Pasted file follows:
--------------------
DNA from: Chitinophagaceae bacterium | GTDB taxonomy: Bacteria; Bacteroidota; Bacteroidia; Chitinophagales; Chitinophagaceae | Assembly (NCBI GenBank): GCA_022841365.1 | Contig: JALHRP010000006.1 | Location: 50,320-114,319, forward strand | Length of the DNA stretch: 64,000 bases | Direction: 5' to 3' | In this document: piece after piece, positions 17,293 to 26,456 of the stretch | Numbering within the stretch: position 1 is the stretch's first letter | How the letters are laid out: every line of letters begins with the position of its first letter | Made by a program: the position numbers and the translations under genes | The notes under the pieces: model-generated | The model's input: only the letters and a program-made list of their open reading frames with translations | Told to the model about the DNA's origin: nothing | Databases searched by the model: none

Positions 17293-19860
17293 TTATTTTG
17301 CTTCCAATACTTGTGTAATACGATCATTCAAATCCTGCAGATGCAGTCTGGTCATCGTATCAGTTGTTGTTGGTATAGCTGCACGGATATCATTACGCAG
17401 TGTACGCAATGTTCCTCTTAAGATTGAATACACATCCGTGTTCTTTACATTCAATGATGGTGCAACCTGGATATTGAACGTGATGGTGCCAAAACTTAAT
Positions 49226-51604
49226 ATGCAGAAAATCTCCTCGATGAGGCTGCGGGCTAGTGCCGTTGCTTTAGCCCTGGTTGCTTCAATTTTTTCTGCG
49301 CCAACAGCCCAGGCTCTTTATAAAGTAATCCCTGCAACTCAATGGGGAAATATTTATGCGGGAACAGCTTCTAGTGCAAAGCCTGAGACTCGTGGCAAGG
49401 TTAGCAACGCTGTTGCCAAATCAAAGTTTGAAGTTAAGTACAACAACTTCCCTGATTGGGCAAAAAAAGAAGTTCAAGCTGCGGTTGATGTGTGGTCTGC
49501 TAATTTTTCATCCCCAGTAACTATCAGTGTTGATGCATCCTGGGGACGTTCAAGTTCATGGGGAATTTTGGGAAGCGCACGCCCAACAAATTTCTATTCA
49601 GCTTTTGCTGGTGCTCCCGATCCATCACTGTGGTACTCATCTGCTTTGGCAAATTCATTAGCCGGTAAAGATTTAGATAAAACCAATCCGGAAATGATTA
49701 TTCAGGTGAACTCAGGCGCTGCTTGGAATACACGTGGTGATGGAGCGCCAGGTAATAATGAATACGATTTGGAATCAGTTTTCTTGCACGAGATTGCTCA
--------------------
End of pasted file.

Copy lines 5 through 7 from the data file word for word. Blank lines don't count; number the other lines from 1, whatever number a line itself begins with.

17401 TGTACGCAATGTTCCTCTTAAGATTGAATACACATCCGTGTTCTTTACATTCAATGATGGTGCAACCTGGATATTGAACGTGATGGTGCCAAAACTTAAT
Positions 49226-51604
49226 ATGCAGAAAATCTCCTCGATGAGGCTGCGGGCTAGTGCCGTTGCTTTAGCCCTGGTTGCTTCAATTTTTTCTGCG